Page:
Thus, the sentence of death imposed upon appellant is vacated and set aside. In lieu and instead thereof, the sentence is corrected by this Court to provide that said appellant be imprisoned in the State penitentiary for the term of his natural life. The Clerk of this Court shall furnish a certified copy of this order to the Clerk of the Circuit Court of Madison County, and said Clerk shall issue a commitment in this case based upon this sentence of life imprisonment and shall forward the commitment to the Board of Corrections.

It follows that except as to the death sentence, the judgment of the circuit is affirmed. With regard to the death sentence, the judgment of the circuit court is modified and the sentence is reduced to life imprisonment, and as modified, the judgment is affirmed. Swain v. State, 290 Ala. 123, 274 So.2d 305.

Modified and affirmed.

ALMON, TYSON and DeCARLO, JJ., concur.

HARRIS, J., concurs in the result.

CATES, P. J., dissents.


I must respectfully dissent from the holding that the introduction in evidence over objection of the defendant's earlier photograph was harmless error under the wording of Supreme Court Rule 45.

This photograph showed the defendant long before trial; it showed him in a facially hirsute condition. To me, when the prosecution injected this photograph there was, in the words of Supreme Court Rule 45, an error which "probably injuriously affected substantial rights of the" defendant.

Appeals to racial prejudice, especially where there is no evidence that such prejudice motivated an act relevant to the offence is uniformly condemned by our authorities. McLemore v. International Union, 264 Ala. 538, 88 So.2d 170. In Fonville v. State, 91 Ala. 39, 8 So. 688, we find the elder Mr. Justice Coleman writing:

"It is the law of this State, that the admission of illegal or irrelevant evidence against the objection of a defendant, on trial for a criminal offense is a reversible error, unless it affirmatively appears that no injury resulted therefrom. Maxwell v. State, 89 Ala. 150, 164, 7 So. 824; Marks v. State, 87 Ala. 99, 6 So. 377; Vaughan v. State, 83 Ala. 55, 3 So. 530; Williams v. State, 83 Ala. 16, 3 So. 616; Mitchell v. State, 60 Ala. 26. To inquire and prove that the absent witnesses were negroes, certainly was irrelevant, unless the court judicially knew the color of the witnesses affected their credibility. If it was judicially known that, as a race, the witnesses were prima facie unworthy of belief, the question was both worthy and legal. We can not judicially affirm of any race of people, of whatever color, as St. Paul did of the Cretians, that they were 'always liars.' Under the principle above declared, the objection to such a question, properly made and reserved, should be sustained."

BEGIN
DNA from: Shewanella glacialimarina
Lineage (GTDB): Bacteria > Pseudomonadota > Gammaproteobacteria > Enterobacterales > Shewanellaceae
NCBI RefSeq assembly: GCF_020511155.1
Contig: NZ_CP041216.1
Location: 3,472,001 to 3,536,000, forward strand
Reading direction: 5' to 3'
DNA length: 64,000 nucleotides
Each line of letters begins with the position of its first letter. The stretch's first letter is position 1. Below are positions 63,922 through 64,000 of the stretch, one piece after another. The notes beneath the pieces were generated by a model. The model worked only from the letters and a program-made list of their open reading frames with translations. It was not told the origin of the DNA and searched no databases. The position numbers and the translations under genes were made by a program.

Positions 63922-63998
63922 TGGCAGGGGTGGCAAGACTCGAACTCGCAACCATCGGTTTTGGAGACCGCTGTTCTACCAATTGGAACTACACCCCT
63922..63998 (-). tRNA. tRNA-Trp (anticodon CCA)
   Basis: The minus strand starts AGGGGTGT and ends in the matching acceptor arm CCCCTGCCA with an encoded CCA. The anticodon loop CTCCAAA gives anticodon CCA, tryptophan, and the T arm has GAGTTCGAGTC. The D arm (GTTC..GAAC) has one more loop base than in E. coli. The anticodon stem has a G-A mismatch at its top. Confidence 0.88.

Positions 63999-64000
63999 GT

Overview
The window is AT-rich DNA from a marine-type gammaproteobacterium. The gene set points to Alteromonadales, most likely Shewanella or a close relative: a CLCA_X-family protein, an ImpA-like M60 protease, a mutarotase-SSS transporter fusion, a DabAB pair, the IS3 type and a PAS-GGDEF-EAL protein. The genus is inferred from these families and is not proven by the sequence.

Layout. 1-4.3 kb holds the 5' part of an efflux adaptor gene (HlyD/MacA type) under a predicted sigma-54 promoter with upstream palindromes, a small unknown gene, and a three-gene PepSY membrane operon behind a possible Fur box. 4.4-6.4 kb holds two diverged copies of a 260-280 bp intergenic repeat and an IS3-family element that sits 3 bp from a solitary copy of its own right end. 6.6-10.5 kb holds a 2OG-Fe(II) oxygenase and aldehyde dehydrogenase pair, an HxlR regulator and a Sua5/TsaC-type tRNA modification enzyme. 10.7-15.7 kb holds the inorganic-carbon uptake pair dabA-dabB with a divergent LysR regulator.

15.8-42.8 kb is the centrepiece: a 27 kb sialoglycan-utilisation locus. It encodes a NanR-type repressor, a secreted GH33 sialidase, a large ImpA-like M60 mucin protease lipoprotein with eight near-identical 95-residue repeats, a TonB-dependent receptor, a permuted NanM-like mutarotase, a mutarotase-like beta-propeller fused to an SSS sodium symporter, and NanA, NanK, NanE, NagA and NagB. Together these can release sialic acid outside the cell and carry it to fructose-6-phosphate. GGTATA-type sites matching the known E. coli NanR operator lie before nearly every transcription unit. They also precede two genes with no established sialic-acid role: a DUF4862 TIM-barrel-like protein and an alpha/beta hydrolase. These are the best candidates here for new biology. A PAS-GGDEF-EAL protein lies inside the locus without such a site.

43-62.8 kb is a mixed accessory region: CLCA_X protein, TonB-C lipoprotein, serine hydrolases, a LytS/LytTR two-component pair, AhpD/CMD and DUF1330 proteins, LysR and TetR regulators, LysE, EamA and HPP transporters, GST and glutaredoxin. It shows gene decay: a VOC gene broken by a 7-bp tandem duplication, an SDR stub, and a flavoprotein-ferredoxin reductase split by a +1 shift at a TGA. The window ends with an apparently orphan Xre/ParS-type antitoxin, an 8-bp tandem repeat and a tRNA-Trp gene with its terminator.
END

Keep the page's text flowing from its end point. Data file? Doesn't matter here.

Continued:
The rule of relevance is more strictly applied in criminal than in civil cases. Browning v. State, 31 Ala. App. 137, 13 So.2d 54; Pressley v. State, 18 Ala. App. 40, 88 So. 291.

Recently, our late beloved Presiding Judge in Chamberlain v. State, 46 Ala. App. 642, 247 So.2d 683, wrote of a similar derogatory photograph as follows:

"We fail to see the materiality of the lineup photograph. The testimony concerning the lineup was introduced by the state and was not disputed. It is clear from the testimony of the victim and her husband that their in-court identification of defendant did not depend upon their viewing him in the lineup but was based upon their observation of him in the store at the time of the alleged robbery. The photograph had no tendency to prove or disprove any material fact in issue. In the event of another trial it is our opinion this photograph should not be admitted in evidence in the absence of a predicate showing relevancy. Cf. Bates v. State, 40 Ala. App. 549, 117 So.2d 258."

(Italics added).

In conclusion, I would have found myself in agreement with the majority of the Court had our Supreme Court Rule 45 been phrased so that consideration would be given as though the evidence (hypothetically excluding the offensive photograph) were submitted to any other reasonable jury properly instructed upon the applicable law. I think that this Court should conclude that such a jury would inevitably give the same verdict as the one in this case.

In my opinion no other reasonable jury, without the photograph before it, would have brought in a different verdict. In other words, I think Supreme Court Rule 45 is too lenient towards criminals. However, it is not my rule; but as a judge I am bound to follow it. I think it has to be applied here. Therefore, in this case I must respectfully dissent.